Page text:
Yesterday, I went to see a movie The Beginning of the Great Revival (aka The Founding of a Party), which was screening in London as part of the China Image Film Festival. It seemed to be very good film. A sumptuously made movie. Of course, if you work for the state film company, have a virtually limitless budget and you are making a movie about the founding of the Chinese Communist Party, this could help. But I thought I espied a director who had been influenced by Sergio Leone’s historical epics.
I say The Beginning of the Great Revival “seemed” to be a very good film because, alas, despite opening and closing titles with English translations, the actual two-hour long historical epic turned out to be in Chinese with Chinese subtitles.
This reminded me of the time I sat through Sholay at the National Film Theatre when they had accidentally rented a print of the epic Indian language movie with French sub-titles.
I speak neither French nor Hindi but you cannot fail to enjoy an all-stops-pulled-out Bollywood film where (as always) people randomly burst into song and the hero has both his arms cut off yet continues to fight in true action man style. (Both Sholay and Monty Python and the Holy Grail were released in 1975 so I doubt if either ripped off the idea of an armless hero; it must have been the spirit of the times.)
I also do not speak Mandarin nor read Chinese script and my knowledge of Chinese history 1910-1921 is a tad hazy, but The Beginning of the Great Revival was never less than interesting. You can see why in the (subtitled) trailer on YouTube:
I was brought back to some form of reality when I came out of the cinema and read Rupert Murdoch’s iPad-only newspaper The Daily. The front page story was:
DUCK! – Anyone’s guess where 13,000-pound satellite will hit
READY TO TUMBLE! Satellite hurtles toward Earth – and scientists can’t say when or where it will hit
This was a story I had never heard of before – and I had seen the lunchtime news on BBC TV yesterday.
“NASA scientists,” The Daily said, “are shrugging their shoulders with little or no idea when – or where – a satellite the size of a bus will fall to Earth. The latest projections last night were that the defunct NASA satellite would tumble to Earth from space sometime this afternoon, but because the satellite is free-falling, the space agency and the U.S. Air Force cannot make a precise prediction about when and where it will hit.”
According to the article, NASA claimed the chances of someone being hit by a piece of falling debris was 1 in 3,200 and the debris would fall along a 500-mile path.
Those odds of 1 in 3,200 seemed surprisingly low to me.
“The only confirmed case of a person being hit by space junk,” The Daily told me, “was in 1997 when Lottie Williams of Tulsa, Oklahoma, was grazed on the shoulder by a small piece of a Delta rocket.”
NASA has apparently warned people against touching any part of the satellite they might find lying around on the ground.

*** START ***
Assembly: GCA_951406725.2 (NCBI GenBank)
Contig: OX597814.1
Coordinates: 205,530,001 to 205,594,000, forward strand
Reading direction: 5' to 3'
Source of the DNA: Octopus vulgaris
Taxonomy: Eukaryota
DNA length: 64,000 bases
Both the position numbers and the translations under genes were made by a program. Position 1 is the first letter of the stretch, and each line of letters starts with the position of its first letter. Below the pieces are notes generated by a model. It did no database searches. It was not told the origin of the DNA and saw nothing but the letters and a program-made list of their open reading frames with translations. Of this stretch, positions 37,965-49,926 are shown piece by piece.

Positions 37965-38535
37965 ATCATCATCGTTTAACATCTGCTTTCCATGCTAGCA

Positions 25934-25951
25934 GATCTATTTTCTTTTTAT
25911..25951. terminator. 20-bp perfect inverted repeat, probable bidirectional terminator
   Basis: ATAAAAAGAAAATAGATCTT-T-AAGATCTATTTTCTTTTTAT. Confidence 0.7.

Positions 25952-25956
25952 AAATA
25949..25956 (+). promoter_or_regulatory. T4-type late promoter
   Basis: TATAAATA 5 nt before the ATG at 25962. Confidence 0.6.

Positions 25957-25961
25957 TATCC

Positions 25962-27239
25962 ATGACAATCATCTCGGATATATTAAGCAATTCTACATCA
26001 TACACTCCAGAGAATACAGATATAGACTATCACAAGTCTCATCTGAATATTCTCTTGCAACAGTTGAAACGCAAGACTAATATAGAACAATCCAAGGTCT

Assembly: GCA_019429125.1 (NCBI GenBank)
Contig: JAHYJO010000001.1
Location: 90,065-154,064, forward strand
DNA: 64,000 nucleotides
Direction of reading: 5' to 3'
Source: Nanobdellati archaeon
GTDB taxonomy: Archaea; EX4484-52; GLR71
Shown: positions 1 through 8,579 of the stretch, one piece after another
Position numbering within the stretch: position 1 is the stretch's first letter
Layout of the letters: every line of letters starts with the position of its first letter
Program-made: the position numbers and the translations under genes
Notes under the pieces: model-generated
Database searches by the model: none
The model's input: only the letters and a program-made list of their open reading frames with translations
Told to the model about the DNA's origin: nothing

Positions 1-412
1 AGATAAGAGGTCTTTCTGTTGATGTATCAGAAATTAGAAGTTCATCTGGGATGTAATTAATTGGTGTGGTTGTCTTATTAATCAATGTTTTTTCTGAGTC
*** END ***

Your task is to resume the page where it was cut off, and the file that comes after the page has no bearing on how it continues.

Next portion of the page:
“While it contains no hazardous chemicals,” The Daily reported, “the space agency said people could potentially be hurt by sharp edges.”
Apparently what NASA calls “medium-sized junk” falls back to earth about once a week. Debris the size of a bus falls about once a year. When bits of the Skylab space station (the size of a house) fell onto parts of Western Australia in July 1979, local authorities fined NASA $400 for littering.
I thought I should perhaps check if anything the size of a bus had fallen on London while I was in the cinema watching the glorious founding of the Chinese Communist Party in The Beginning of the Great Revival so I got a London Evening Standard (which is now owned, like the Independent newspaper, by an ex-KGB man).
Its front page news was a story about a boy who had been encouraged to read by the Duchess of Cornwall. I could not find any story anywhere about anyone being killed by a bus from outer space falling on their head so, when I got home, I checked the BBC News channel (no unusual deaths; no mention of death from above) and then checked my e-mails to find one from mad inventor John Ward – designer and fabricator of the highly-prestigious Malcolm Hardee Awards for comedy.
Among other billed events and speakers at this academic symposium are ‘Project Pigeon’ (“an art and education project that works with pigeons as a vehicle to bring people together”), the World Egg Throwing Championships and a talk on Gender, Exercise and Art by Anthony Schrag, an artist now living in Scotland whose work, according to the University of Lincoln, “focuses on blowing things up, climbing on things and occasionally kidnapping people”.
I could take no more.
I went to bed.
When I woke up this morning, the BBC News channel was reporting that the NASA spacecraft could not be found, but it had passed over the UK twice during the night and was now “the size of a refrigerator”.
They also reported Prime Minister David Cameron’s warning to the world that we live in dangerous economic times.
Fuck the economy. Where is the fridge?